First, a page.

HEFCE monitoring framework for Prevent

The Higher Education Funding Council for England (HEFCE), as the body given responsibility by the Home Office for monitoring compliance with the Prevent duty in the higher education sector in England, has now announced how it will perform this responsibility. Full details can be found at the links to the HEFCE website below: the following is a summary.

The monitoring framework consists of two stages – an initial assessment in 2016 to ensure that Higher Education Institutions have policies that are fit for purpose, followed by ongoing monitoring thereafter.

The initial assessment begins with a self-assessment form that HEIs must submit by 22nd January 2016. The sample form in Annex C suggests this is an assessment of the organisation’s preparedness to perform the various duties contained in the Home Office Guidance, from D (no arrangements prepared yet) to A (arrangements in place, reviewed, approved and operating). Where responses are B, C or D an estimate of when A will be reached is required. Where a paragraph is considered not to apply (response E) a justification is required.

During the spring and summer of 2016 (deadlines vary depending on the HEI’s status) further evidence must be provided, consisting of copies of the organisation’s risk assessment, action plan and policies for external speakers and events. If not already covered by those documents, an additional report is required summarising arrangements for senior management oversight, student engagement, staff training, information sharing (about vulnerable individuals and external speakers), pastoral and chaplaincy support, use of computer facilities, engagement with student unions. Organisations may also provide statistics as evidence that these processes are in operation.

In the ongoing monitoring stage, from 1st December 2016, Governing Bodies will need to provide an annual report, including statistics, as evidence of continuing activity. HEIs will also be reviewed on a five-year cycle to check that their arrangements are up to date.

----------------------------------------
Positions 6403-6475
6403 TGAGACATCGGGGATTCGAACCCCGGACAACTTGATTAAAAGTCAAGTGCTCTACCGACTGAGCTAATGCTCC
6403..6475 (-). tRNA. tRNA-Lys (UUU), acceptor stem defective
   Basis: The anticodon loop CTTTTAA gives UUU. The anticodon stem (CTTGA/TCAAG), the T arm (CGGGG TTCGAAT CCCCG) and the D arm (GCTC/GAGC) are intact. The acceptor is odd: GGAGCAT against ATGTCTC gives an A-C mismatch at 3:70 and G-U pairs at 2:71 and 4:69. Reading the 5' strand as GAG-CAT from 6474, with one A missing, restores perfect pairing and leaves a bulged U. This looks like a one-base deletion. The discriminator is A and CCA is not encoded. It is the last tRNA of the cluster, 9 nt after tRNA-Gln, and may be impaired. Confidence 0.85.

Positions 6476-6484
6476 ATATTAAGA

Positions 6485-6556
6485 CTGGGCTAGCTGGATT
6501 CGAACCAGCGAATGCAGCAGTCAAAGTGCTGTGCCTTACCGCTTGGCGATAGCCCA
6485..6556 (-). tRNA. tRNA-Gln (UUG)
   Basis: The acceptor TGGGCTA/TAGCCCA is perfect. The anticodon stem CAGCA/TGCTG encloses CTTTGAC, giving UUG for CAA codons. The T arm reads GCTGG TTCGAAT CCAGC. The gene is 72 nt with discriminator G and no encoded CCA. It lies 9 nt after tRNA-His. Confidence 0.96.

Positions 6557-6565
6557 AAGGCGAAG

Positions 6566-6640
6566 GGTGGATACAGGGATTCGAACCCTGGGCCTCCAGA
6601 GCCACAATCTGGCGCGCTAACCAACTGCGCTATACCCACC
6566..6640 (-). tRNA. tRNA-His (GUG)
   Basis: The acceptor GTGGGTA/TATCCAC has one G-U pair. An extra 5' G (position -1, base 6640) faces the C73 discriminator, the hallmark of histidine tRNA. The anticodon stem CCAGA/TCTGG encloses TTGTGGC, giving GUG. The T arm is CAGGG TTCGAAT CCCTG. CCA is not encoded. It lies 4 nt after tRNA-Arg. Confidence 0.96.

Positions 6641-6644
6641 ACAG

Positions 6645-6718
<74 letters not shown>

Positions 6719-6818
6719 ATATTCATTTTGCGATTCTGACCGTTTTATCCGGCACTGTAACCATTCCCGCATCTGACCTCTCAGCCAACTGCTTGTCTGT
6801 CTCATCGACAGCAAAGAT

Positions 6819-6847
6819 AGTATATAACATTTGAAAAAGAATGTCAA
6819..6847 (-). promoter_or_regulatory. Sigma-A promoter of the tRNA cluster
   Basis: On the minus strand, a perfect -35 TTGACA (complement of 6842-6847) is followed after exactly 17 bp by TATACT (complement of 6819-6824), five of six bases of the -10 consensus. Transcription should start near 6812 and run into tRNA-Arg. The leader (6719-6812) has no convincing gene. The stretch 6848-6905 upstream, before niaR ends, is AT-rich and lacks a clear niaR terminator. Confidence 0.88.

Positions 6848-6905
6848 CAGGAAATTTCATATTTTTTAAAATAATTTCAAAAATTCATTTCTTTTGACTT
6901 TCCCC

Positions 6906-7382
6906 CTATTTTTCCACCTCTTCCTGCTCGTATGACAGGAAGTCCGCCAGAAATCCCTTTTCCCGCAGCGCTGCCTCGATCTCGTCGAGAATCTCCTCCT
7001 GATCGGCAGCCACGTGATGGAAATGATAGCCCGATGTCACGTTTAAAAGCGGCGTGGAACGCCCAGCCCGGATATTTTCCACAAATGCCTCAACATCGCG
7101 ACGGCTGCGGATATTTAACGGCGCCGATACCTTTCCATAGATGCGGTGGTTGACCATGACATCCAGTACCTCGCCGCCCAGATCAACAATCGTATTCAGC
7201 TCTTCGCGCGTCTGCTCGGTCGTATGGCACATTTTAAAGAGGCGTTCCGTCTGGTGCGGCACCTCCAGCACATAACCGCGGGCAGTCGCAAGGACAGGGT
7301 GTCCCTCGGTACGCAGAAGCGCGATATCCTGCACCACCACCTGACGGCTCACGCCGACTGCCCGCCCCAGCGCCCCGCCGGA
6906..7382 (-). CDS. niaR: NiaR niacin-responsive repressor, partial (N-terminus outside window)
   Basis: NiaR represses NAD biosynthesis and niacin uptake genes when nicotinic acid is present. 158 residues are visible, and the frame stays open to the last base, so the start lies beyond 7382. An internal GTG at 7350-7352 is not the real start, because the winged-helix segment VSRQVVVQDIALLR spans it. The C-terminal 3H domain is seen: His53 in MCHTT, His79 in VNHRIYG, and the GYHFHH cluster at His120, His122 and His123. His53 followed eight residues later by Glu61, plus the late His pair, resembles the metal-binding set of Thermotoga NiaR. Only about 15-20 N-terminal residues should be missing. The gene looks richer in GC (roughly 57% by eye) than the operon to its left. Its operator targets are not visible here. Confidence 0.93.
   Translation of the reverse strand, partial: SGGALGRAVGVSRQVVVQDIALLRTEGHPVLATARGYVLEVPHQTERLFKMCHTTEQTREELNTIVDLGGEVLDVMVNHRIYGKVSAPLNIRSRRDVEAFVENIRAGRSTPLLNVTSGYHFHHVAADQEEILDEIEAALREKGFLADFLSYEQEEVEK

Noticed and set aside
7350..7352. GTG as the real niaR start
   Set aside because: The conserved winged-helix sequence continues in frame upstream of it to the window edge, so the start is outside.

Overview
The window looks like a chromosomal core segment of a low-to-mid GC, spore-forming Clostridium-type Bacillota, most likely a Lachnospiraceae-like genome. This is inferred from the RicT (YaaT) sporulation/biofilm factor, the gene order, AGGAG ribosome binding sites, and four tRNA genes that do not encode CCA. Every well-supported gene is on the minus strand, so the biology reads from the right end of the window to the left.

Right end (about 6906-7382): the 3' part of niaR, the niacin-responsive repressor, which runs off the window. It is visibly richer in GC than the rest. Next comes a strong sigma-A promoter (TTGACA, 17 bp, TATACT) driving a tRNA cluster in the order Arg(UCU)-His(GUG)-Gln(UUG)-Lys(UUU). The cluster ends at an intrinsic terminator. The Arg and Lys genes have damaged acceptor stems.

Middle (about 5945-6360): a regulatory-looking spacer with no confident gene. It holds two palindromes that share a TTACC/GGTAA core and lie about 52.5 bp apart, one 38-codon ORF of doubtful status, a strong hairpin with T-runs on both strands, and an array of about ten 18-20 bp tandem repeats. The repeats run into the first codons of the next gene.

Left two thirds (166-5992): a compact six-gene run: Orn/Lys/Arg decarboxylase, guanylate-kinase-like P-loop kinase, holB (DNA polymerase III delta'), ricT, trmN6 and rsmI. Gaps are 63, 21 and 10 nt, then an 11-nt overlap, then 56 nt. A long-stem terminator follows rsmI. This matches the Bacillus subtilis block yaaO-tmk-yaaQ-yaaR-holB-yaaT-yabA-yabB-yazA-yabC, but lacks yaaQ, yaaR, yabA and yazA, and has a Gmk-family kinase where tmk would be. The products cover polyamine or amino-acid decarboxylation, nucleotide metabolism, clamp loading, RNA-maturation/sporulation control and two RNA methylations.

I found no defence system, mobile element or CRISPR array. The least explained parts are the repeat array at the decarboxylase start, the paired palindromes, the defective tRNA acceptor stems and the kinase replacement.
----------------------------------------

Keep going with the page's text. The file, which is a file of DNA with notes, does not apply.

A non-statutory advice note contains a list of questions to help HEIs develop their risk assessment, action plan, policies and processes. Most of these refer to policies and processes, but there are five questions specific to IT systems:

  • Do IT policies set out what is and is not acceptable use of the provider’s systems for both research and non-research purposes?
  • Do IT policies include arrangements for managing the provider’s ‘branded’ websites or social media to ensure they are not used to promote extremist material or activities?
  • What factors were taken into account when considering whether and how to use filtering to limit access to harmful content?
  • Is there a process for identifying and dealing with breaches of IT usage policies?
  • What arrangements does the provider have in respect of websites and social media operated by students’ unions or societies

UCISA’s Model Regulations for the use of institutional IT facilities and systems may well be relevant to these discussions.

By Andrew Cormack

I'm Chief Regulatory Advisor at Jisc, responsible for keeping an eye out for places where our ideas, services and products might raise regulatory issues. My aim is to fix either the product or service, or the regulation, before there's a painful bump!

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